numpy-lower 0.000117 0.000139 0.000337 0.000914 0.002395
onnx-py 0.000344 0.000437 0.000904 0.002728 0.006586
onnx-rt 0.000068 0.000108 0.000199 0.000605 0.001641
scipy 0.000087 0.000036 0.000086 0.000187 0.000588
%matplotlib inline
import matplotlib.pyplot as plt
fig, ax = plt.subplots(1, 3, figsize=(14, 3))
for i, ncol in enumerate([10, 50, 100]):
    piv = df[df.ncols==ncol].pivot("nrows", "name", "average")
    piv.plot(ax=ax[i], logy=True, logx=True)
    ax[i].set_title("ncol=%d" % ncol)
ax;
../_images/onnx_pdist_39_0.png

Curves are not linear and rather difficult to interpret. The algorithm numpy-lower and scipy should be close as the cost of both algorithm are similar. However, scipy reduces the number of trips between C and python. The C implementation of the distance is here: sqeuclidean_distance_double. The final cost is a combination of computation, multithreading, allocations…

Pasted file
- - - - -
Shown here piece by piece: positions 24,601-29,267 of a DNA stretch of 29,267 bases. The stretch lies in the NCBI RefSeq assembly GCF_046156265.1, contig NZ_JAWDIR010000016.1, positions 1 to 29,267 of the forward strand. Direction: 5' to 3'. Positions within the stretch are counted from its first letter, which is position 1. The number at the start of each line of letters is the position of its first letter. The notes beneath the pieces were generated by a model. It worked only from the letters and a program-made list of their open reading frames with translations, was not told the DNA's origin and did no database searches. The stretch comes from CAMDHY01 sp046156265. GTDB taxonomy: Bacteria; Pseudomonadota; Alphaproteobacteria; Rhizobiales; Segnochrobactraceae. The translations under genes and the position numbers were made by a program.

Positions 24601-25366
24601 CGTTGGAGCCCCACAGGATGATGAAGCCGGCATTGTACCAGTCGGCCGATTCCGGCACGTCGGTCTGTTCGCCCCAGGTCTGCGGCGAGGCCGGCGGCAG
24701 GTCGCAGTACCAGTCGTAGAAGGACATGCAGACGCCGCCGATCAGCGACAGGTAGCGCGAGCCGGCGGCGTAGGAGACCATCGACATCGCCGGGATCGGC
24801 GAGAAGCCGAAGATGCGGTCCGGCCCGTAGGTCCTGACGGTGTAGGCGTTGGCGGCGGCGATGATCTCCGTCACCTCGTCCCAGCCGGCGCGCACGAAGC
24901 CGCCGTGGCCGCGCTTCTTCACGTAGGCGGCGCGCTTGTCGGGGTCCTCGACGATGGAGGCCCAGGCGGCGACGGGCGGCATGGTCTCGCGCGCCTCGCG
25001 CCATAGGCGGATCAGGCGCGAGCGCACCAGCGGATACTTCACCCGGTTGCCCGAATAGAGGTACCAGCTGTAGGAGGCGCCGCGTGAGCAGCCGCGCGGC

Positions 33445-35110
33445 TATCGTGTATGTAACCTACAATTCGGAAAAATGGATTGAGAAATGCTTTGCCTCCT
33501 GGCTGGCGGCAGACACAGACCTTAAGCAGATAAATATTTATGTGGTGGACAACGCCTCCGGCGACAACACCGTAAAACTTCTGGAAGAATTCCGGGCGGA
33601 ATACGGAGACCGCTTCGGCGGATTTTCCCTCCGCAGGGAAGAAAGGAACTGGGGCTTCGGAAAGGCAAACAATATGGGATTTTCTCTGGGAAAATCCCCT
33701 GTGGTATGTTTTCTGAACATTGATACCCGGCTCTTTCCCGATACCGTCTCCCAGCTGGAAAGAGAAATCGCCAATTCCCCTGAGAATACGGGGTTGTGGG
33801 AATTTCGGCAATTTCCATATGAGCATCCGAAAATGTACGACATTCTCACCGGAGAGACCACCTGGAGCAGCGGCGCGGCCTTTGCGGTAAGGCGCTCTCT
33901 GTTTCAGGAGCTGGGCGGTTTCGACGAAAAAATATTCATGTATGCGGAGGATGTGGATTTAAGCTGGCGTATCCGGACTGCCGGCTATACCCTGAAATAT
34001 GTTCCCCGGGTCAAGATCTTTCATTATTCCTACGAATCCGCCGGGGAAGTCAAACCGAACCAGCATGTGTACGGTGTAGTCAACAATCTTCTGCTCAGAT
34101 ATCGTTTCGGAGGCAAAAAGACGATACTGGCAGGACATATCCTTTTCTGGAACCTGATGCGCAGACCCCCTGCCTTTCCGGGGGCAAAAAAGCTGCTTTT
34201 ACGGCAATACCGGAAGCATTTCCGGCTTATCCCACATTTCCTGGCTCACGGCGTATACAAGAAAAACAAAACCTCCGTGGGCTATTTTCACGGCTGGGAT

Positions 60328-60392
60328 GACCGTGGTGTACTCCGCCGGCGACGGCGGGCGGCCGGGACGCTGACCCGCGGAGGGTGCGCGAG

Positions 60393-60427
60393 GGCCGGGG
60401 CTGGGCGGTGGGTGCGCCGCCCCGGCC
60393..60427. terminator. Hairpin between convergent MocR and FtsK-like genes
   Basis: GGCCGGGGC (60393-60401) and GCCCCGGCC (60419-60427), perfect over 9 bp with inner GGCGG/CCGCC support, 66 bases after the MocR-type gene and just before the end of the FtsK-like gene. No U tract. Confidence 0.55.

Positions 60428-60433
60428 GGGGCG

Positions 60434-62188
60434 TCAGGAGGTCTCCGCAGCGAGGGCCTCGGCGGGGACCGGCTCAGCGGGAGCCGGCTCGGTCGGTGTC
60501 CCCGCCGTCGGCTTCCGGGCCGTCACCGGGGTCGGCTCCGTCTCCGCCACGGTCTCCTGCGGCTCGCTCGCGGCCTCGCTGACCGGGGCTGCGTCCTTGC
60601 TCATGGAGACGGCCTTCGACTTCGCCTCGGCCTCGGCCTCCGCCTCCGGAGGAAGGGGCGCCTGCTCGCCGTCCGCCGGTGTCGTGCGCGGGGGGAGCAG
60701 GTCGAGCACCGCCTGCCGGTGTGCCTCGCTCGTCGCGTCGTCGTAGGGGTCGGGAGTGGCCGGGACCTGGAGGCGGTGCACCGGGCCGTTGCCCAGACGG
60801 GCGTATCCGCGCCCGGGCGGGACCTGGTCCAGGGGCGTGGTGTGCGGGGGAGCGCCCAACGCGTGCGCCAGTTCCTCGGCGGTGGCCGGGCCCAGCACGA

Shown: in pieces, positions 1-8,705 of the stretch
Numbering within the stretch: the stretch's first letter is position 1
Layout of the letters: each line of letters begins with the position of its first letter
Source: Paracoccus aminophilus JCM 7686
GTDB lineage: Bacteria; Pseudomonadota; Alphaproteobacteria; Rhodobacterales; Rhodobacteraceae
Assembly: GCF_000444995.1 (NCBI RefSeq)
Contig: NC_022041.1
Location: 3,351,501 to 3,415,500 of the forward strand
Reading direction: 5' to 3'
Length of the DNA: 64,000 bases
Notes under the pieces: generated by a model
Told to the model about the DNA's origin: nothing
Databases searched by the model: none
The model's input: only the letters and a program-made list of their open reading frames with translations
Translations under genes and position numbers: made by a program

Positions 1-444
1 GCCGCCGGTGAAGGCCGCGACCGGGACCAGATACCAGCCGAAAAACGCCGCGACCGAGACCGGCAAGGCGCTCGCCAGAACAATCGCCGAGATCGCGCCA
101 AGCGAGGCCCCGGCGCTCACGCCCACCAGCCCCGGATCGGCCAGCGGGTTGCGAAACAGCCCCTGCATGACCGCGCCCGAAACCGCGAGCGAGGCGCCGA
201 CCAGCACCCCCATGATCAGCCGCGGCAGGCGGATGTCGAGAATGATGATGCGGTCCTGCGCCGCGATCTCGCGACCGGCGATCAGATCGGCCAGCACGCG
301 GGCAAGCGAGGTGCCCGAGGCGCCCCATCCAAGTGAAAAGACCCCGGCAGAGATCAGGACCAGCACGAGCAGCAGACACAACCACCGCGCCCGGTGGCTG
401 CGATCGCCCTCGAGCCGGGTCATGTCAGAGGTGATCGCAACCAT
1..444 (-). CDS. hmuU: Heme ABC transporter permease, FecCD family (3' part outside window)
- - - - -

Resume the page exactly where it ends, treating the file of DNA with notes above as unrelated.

from pyquickhelper.pycode.profiling import profile
M = numpy.random.rand(100, 10)

pr1, df1 = profile(lambda: [squareform(pdist(M, metric='sqeuclidean')) for i in range(0, 1000)],
                   as_df=True)
pr2, df2 = profile(lambda: [custom_pdist_lower(M) for i in range(0, 1000)], as_df=True)
ax = df1[['namefct', 'cum_tall']].head(n=15).set_index('namefct').plot(
    kind='bar', figsize=(8, 3), rot=30)
ax.set_title("scipy")
for la in ax.get_xticklabels():
    la.set_horizontalalignment('right')
../_images/onnx_pdist_42_0.png
ax = df2[['namefct', 'cum_tall']].head(n=15).set_index('namefct').plot(